After watching and loving Tanya the Evil, I decided to be more open to watching isekai’s and my first stop was Overlord.
I had actually tried watching this anime about a year or so ago but, for whatever reason, only got to episode three before I gave up.
This time, I actually committed to watching all three seasons and I enjoyed each one.
Adapted from the Light Novel by Kugane Maruyama, and directed by Naoyuki Itō, Overlord follows the story of Satoru Suzuki (Satoshi Hino), a salaryman in the future who is playing his favourite video game YGGDRASIL on its dying day.
Role playing as the skeletal overlord Momonga, Satoru decides to stay logged in until the game shuts down for good, only for him and the game’s NPCs from his tomb of Nazarick to be transported to another world.
Trapped in the body of his player character, Satoru takes on the name of his guild, Ainz Ooal Gown, and seeks to spread his name throughout this new world in the hopes of discovering other players trapped with him.
It’s just too bad that the NPCs, now very real monsters, see this as an attempt at world domination and now Ainz has to act like he is this all knowing overlord to keep their trust.
This makes Overlord different from many other anime out there because our main characters are quite literally evil.
And by “quite literally evil” I don’t mean, “oh, they’re just morally grey characters.”
No, what I actually mean is, “Jesus Christ, Ainz! Did you really have to go THAT far?”
It’s a good thing that many of our central characters are so entertaining because, if they weren’t, then we would hardly be able to stomach their evil acts.
There’s Demiurge’s (Masayuki Katō) constant and humurous overestimating of Ainz’s abilities, Albedo (Yumi Hara) and Shalltear Bloodfallen (Sumire Uesaka) fighting over Ainz, Cocytus’ (Kenta Miyake) warrior code, and Sebas (Shigeru Chiba) the butler who is the one good guy of the bunch.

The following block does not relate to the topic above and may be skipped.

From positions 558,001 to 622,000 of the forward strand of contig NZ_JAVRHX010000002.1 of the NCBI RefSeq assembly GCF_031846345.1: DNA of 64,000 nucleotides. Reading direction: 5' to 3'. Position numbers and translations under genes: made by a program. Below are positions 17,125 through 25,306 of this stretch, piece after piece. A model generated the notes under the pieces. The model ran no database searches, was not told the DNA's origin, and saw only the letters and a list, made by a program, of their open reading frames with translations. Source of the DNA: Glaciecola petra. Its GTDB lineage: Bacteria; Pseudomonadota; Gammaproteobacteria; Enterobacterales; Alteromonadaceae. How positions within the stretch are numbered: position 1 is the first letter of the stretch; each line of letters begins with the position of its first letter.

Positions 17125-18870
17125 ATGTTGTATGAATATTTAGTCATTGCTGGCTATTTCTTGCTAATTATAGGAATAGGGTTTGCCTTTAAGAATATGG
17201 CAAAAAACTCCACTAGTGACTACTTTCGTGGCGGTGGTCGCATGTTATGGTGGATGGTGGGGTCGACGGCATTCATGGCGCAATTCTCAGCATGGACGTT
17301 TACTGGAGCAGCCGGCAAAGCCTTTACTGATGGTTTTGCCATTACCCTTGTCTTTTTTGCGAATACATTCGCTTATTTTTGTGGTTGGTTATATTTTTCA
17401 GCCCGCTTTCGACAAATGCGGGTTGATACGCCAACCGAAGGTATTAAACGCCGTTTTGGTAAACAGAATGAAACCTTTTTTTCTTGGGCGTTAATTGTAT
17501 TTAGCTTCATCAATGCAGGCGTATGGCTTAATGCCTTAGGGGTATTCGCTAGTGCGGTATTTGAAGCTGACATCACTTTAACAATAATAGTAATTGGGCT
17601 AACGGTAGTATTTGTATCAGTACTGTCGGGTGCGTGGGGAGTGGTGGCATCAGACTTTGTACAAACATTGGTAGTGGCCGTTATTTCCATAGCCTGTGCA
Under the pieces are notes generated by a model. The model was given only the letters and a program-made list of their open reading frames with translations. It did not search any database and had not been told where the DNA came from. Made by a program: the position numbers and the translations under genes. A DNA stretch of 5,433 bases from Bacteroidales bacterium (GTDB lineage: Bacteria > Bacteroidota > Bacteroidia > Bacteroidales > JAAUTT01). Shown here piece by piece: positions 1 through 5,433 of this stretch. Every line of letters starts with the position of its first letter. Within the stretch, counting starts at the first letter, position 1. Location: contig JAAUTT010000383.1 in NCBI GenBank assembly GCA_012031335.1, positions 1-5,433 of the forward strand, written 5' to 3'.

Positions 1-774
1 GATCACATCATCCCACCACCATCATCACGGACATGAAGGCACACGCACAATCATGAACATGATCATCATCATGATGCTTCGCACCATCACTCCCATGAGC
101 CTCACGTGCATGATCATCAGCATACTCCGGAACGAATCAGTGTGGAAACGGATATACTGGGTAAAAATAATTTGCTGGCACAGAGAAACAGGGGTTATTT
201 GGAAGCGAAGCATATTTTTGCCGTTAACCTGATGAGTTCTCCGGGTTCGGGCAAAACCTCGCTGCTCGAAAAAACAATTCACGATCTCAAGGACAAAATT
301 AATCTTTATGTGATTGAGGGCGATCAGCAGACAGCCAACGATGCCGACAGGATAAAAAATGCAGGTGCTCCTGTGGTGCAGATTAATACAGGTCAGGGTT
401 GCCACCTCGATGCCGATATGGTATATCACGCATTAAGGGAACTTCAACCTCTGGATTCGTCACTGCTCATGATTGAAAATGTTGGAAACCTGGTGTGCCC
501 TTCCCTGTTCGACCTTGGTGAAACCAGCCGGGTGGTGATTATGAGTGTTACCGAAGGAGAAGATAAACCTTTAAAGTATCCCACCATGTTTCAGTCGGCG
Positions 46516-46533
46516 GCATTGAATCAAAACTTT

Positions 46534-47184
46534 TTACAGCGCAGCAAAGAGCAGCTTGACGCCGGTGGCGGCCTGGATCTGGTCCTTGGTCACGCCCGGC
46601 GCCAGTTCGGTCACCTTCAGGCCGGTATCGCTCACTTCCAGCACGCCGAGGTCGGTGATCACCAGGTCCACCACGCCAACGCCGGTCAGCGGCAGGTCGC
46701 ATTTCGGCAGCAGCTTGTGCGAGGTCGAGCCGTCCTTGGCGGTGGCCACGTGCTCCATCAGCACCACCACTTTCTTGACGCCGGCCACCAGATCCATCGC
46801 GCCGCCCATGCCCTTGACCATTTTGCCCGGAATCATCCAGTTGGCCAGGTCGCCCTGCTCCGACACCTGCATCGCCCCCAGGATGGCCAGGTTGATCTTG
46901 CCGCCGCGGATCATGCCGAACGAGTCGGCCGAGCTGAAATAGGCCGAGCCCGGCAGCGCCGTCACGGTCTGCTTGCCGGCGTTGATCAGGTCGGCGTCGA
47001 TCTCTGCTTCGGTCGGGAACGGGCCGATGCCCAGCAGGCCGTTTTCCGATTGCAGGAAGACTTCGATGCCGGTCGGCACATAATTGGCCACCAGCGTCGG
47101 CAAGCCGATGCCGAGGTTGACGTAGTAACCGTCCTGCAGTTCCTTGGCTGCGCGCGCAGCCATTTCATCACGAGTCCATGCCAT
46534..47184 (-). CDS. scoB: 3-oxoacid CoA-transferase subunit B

All of these characters are incredibly overpowered, which could have been a big problem because, in most shows with characters like this, their power makes it obvious that they will win any fight they have, resulting in zero tension.
However, because of the characters’ evil status, this is not the case with Overlord, though, as the ones our main characters face off against actually are good people and likeable.
Thus, the tension of these fights come not from us wondering if our main characters will win, but through us wondering if the likeable side characters will survive.
Despite the overpowered characters not being an issue because of how their fights are handled, I do hope that in the future of this story there is a point where Ainz has to actually struggle in a fight, without secretly having it all in the bag.
Maybe he could finally come across another YGGDRASIL player trapped in the world with him and they could offer him a real challenge?
Well, even if that does not happen, at least there will still be the entertaining characters with great humor accompanying Ainz’s continued unplanned takeover of the world.
These elements really do hold the show together though because the animation is nothing special.
It’s usually pretty good but there are some atrocious instances of CGI, especially in the third season.
One thing that stays consistently great about Overlord, though, is its openings.
“Clattanoia,” ‘Go Cry Go,” and “Voracity” are all top notch openings that do a great job of showing what you can expect from their respective seasons.
I’m glad I picked up Overlord again.
I may have given up on it the first time after episode three, and I also felt like the first season did not grab me very well, but from season two onwards it’s been an enjoyable time.
Fingers crossed that Season Four can be just as good when that arrives, maybe with some improved CGI too.
One thought on “Overlord Anime Review: How to Take Over the World… Unintentionally.”
this is in my opinion one of the animes which had a lasting memory or good impression in me for the longest time.
The other two are death note, and code geass